German Development Bank KfW and the Bernhard Nocht Institute for Tropical Medicine are joining forces to support the East African Community with identifying future outbreaks of dangerous infectious diseases at an early stage, writes KfW.
In May and then again at the beginning of August 2018, new Ebola outbreaks occurred in the Democratic Republic of Congo, first in the Équateur Province and then in North Kivu. The outbreak in North Kivu is particularly dangerous for the neighbouring countries.
The region is one of the most densely populated in the Democratic Republic of Congo, with more than one million internally displaced people and a high rate of migration across national borders.
According to an official estimate by the World Health Organization (WHO), these outbreaks pose a high risk to public health throughout the region. Dr. Sonoiya, head of the medical unit at the East African Community (EAC) headquarters in Arusha, Tanzania, agrees.
Dr. Muna Affara, a molecular biologist, and Dr. Florian Gehre, a microbiologist, work at the Bernhard Nocht Institute for Tropical Medicine (BNITM) in Hamburg. They, too, are concerned about the new outbreaks of Ebola in the Congo and have high hopes for the project they are currently supporting in Arusha. “At present, it can take up to three weeks for a suspected case to be confirmed in a remote area,” says Dr Affara. “To prevent the spread of epidemics, outbreaks have to be detected quickly so that the necessary safeguards can be put in place immediately,” explains Dr. Gehre, adding: “this is precisely the purpose of the network of mobile laboratories to be established in this region.”
New methods of early detection
On behalf of the German Ministry for Economic Cooperation and Development (BMZ), KfW is providing funding to set up a network of mobile laboratories.
The mobile laboratories are an important new component of an early warning system in the EAC, which includes Burundi, Kenya, Rwanda, Southern Sudan, Tanzania and Uganda. Dr. Affara, Dr. Gehre and administrative coordinator Lisa Reigl from the BNITM were sent to the EAC headquarters in Arusha as full-time consultants. They will be responsible on behalf of the EAC for the necessary technical support and capacity expansion.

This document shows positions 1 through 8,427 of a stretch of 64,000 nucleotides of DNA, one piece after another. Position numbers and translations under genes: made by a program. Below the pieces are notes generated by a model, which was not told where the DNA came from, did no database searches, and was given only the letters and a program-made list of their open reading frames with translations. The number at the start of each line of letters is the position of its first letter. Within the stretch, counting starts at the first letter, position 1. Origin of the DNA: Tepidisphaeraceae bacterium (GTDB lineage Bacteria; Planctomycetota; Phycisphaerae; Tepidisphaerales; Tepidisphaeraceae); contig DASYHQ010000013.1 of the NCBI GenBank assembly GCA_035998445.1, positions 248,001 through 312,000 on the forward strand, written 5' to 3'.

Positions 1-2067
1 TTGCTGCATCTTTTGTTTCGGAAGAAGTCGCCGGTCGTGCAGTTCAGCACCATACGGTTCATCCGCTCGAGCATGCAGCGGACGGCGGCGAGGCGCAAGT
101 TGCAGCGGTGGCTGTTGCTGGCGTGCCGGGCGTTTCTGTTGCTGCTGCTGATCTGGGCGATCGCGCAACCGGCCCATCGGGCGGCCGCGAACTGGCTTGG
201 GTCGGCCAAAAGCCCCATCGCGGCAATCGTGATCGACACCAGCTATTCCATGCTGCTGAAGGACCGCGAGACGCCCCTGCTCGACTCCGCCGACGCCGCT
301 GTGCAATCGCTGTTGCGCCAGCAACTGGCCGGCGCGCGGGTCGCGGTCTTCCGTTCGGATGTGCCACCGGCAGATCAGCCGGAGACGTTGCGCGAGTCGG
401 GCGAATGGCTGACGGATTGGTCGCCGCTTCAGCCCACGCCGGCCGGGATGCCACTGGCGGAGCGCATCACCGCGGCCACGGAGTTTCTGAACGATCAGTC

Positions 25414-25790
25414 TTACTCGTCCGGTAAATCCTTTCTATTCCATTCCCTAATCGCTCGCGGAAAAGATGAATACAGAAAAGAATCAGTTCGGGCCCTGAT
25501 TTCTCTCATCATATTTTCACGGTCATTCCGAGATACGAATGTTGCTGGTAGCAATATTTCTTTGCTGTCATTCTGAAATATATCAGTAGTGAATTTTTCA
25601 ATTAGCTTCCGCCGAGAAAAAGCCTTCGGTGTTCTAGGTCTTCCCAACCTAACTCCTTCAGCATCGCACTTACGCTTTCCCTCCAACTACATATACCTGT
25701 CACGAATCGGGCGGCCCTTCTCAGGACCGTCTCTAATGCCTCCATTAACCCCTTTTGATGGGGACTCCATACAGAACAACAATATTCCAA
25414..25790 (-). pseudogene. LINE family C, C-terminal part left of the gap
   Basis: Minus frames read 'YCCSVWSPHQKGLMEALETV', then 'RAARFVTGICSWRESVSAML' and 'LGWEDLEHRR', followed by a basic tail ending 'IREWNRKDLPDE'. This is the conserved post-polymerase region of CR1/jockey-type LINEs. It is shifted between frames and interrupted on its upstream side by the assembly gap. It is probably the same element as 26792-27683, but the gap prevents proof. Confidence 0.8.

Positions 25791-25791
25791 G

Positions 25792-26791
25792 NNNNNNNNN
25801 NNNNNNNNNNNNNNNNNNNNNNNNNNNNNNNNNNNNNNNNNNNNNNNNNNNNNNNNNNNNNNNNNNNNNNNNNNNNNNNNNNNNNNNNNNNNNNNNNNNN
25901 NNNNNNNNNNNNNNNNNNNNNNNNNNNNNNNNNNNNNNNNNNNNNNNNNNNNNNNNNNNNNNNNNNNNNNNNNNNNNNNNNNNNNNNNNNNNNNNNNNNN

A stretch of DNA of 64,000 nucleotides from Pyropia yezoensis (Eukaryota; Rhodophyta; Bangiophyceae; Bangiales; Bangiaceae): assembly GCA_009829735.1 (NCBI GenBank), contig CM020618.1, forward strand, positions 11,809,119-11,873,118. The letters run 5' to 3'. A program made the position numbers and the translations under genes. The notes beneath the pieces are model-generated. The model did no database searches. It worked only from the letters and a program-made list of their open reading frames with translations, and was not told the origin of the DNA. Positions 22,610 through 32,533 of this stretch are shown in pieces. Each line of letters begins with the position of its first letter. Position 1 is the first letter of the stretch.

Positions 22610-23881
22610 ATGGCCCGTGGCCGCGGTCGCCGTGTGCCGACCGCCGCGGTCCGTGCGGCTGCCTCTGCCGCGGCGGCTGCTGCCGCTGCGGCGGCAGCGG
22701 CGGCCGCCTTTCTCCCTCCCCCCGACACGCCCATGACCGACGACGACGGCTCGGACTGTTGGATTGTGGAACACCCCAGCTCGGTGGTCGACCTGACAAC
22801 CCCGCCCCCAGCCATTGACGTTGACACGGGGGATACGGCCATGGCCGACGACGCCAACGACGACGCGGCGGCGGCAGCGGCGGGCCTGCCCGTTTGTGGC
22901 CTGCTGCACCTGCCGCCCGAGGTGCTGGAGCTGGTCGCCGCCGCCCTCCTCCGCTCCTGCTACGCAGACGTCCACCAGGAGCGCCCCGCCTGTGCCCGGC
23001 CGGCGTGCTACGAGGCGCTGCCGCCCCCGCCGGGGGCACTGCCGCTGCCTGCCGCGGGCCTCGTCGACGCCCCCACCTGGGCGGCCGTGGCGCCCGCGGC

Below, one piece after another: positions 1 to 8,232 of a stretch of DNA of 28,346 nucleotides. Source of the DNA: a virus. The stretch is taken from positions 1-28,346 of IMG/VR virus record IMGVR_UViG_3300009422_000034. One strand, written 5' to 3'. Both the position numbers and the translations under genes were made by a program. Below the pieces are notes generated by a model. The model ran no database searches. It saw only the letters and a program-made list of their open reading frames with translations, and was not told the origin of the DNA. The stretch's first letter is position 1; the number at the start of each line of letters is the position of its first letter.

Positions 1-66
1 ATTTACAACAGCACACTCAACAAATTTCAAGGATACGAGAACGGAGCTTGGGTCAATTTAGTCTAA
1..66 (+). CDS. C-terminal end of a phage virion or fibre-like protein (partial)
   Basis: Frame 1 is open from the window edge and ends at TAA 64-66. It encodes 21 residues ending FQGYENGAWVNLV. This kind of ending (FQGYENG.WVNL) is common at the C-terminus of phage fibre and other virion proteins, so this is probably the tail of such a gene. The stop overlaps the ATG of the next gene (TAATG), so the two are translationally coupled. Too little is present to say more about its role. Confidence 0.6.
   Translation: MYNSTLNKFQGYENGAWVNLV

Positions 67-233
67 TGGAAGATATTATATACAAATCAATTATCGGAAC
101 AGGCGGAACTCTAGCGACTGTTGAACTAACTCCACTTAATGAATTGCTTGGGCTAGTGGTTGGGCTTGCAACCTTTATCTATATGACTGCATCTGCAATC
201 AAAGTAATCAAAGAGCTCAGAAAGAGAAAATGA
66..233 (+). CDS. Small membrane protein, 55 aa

During the first phase of the project which is currently underway, they are working with the national health laboratories to help set up new mobile laboratories in the EAC countries. The goal is to be able to react as soon as an infection occurs. Suspected cases in remote areas are particularly problematic because it takes weeks to confirm them or give the all-clear. Until now, blood samples from the surrounding area had to be taken to a reference laboratory in the capital or by air to more qualified laboratories elsewhere. This means that valuable time that could be used to take effective countermeasures is lost.
The mobile laboratories will change this. They are sent to the region if there is a suspected outbreak and, once up and running, they can provide reliable diagnoses within 24 hours. Of course, this requires not only the right laboratory equipment, but also qualified teams that can set up the laboratories and perform the highly complex tests.
Regional Teams for the high-tech laboratories
In December 2018, the BNITM organised an intensive training course at the Institute's headquarters in Hamburg to kick off the capacity expansion measures. “We have pooled experience from three of our institute's departments, namely virology, infection epidemiology and diagnostic development. All three areas are extremely important when it comes to setting up mobile laboratories,” explains Professor Jürgen May, head of the Department of Infectious Disease Epidemiology at the BNITM.
In recent months, the BNITM experts had selected two specialists from each of the six partner countries with good skills and qualifications to work in a mobile laboratory team and, even more importantly, to pass on the necessary skills to other laboratory technicians in their countries.
During the four weeks that the African experts spent in Hamburg, they learned how to quickly assemble a mobile laboratory kept in 15 boxes and then dismantle and repack it, how to prepare the laboratory for operation, if necessary with the help of power generators, how to identify different pathogens with meaningful diagnostic tests and, last but not least, how to protect themselves from infection when working with highly infectious samples.
Using what is known as a glove box, an indispensable component of mobile laboratory equipment, the samples are first rendered inactive before further tests are conducted. Practice working with the glove box is a basic part of the training course.